Thousands of Mexicans from across the country took to the streets yesterday to demand answers about the fate of 43 students who are still missing after they disappeared in the city of Iguala in late September.
The protest is part of a 72 hour strike staged by nearly 100 universities throughout Mexico and also includes family members of the missing students, as well as fellow students from their teaching training school in Ayotzinapa. In Mexico City, demonstrators marched from Los Pinos, the official residence of the president, to the Zócalo, demanding that the students be returned, dead or alive.
The former mayor of Iguala, Jose Luis Abarca, and his wife, Maria de los Angeles Pineda, were arrested on Tuesday in Mexico City for their alleged roles in the students’ disappearance. Mexican Attorney General Jesús Murillo accused Abarca of ordering police to attack the students to prevent them from disrupting a speech being given by his wife.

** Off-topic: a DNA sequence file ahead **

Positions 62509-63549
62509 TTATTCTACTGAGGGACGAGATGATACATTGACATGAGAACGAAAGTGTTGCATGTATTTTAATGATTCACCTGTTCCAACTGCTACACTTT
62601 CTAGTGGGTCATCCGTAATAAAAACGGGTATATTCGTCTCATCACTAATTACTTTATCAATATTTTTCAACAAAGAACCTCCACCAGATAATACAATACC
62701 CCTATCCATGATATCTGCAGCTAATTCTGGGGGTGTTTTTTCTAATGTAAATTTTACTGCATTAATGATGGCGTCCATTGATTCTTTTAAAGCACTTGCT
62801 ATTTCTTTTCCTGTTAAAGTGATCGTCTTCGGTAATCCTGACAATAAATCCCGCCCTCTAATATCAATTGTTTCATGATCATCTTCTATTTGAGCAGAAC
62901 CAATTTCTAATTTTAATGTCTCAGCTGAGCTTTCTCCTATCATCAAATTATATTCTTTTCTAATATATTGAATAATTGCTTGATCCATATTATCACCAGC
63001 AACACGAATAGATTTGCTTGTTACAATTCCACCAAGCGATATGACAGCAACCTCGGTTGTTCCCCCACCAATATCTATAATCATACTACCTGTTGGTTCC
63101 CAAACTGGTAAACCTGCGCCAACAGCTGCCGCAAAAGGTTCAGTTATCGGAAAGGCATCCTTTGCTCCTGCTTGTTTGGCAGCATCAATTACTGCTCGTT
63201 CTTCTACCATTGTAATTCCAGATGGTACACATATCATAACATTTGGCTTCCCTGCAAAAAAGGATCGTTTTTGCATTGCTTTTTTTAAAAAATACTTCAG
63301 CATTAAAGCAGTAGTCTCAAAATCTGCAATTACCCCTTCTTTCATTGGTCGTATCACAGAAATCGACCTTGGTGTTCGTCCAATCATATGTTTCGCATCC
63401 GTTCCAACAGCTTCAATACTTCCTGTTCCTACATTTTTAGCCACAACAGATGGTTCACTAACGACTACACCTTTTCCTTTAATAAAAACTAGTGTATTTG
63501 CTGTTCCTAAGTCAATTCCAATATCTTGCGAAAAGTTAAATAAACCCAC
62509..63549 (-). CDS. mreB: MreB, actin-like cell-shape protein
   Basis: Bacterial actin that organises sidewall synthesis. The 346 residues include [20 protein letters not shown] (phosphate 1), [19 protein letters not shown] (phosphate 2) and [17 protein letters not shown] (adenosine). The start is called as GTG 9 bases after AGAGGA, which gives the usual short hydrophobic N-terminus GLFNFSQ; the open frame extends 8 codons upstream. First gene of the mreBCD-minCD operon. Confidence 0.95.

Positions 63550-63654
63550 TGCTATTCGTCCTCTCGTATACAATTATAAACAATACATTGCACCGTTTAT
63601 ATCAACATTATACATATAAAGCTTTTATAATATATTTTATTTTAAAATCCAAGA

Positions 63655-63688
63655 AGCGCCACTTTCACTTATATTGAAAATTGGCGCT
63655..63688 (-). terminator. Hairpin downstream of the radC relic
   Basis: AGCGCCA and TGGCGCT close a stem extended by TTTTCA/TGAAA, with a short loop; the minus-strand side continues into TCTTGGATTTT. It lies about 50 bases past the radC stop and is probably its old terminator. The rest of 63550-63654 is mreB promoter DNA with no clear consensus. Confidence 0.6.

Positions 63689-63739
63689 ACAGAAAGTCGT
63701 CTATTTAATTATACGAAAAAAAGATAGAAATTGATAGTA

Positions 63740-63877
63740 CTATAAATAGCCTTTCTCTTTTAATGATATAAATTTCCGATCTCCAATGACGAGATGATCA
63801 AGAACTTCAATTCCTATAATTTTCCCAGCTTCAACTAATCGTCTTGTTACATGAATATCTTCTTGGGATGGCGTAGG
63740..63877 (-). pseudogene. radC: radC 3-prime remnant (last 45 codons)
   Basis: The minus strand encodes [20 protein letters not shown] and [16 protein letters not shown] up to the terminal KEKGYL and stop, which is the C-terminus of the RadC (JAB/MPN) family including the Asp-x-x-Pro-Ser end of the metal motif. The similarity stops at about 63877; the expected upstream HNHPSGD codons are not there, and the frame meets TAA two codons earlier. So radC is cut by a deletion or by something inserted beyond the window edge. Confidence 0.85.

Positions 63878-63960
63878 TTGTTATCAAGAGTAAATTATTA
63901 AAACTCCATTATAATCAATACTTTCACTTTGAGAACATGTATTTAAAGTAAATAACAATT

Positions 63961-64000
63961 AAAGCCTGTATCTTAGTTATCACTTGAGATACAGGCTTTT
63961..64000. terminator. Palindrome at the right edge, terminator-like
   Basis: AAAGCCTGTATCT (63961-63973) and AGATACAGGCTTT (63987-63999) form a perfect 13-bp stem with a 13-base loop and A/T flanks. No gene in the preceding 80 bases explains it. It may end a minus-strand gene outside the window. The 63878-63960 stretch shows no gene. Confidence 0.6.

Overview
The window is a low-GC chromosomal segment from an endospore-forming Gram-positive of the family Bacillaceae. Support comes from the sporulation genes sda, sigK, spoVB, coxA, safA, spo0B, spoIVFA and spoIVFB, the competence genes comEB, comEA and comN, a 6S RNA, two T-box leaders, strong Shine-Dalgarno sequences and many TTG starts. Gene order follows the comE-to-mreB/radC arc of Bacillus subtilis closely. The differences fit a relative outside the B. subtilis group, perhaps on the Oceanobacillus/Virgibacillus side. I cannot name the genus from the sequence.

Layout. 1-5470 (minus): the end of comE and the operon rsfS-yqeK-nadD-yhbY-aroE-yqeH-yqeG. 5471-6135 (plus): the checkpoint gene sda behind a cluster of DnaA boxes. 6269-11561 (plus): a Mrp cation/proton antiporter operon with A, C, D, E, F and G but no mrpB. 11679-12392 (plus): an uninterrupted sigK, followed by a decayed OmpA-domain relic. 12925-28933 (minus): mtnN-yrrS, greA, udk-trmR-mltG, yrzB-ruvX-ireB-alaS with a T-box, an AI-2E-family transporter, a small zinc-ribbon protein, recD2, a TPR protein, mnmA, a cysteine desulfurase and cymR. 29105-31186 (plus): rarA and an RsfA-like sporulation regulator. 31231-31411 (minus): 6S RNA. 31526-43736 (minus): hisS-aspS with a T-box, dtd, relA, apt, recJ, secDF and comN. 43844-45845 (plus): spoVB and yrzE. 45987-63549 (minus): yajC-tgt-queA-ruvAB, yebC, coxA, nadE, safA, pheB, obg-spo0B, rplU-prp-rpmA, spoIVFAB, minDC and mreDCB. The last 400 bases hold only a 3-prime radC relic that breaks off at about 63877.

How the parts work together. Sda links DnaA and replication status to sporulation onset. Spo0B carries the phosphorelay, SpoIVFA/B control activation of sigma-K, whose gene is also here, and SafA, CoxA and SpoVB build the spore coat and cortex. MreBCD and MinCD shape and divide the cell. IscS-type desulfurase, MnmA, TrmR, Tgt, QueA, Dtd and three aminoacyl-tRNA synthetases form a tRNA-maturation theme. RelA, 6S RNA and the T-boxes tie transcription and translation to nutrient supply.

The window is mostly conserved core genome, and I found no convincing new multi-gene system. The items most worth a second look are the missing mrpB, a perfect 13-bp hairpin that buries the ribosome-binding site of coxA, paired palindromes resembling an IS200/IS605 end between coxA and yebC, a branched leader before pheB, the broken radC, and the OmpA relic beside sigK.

President Enrique Peña Nieto has addressed the disappearances by deploying federal police to Iguala in mid-October and by meeting with relatives of the missing students last week. Although Mexico’s homicide rate has decreased over the past two years, protests have intensified as enraged Mexicans cite a lack of institutional accountability for the more than 20,000 people that have gone missing in Mexico over the past decade.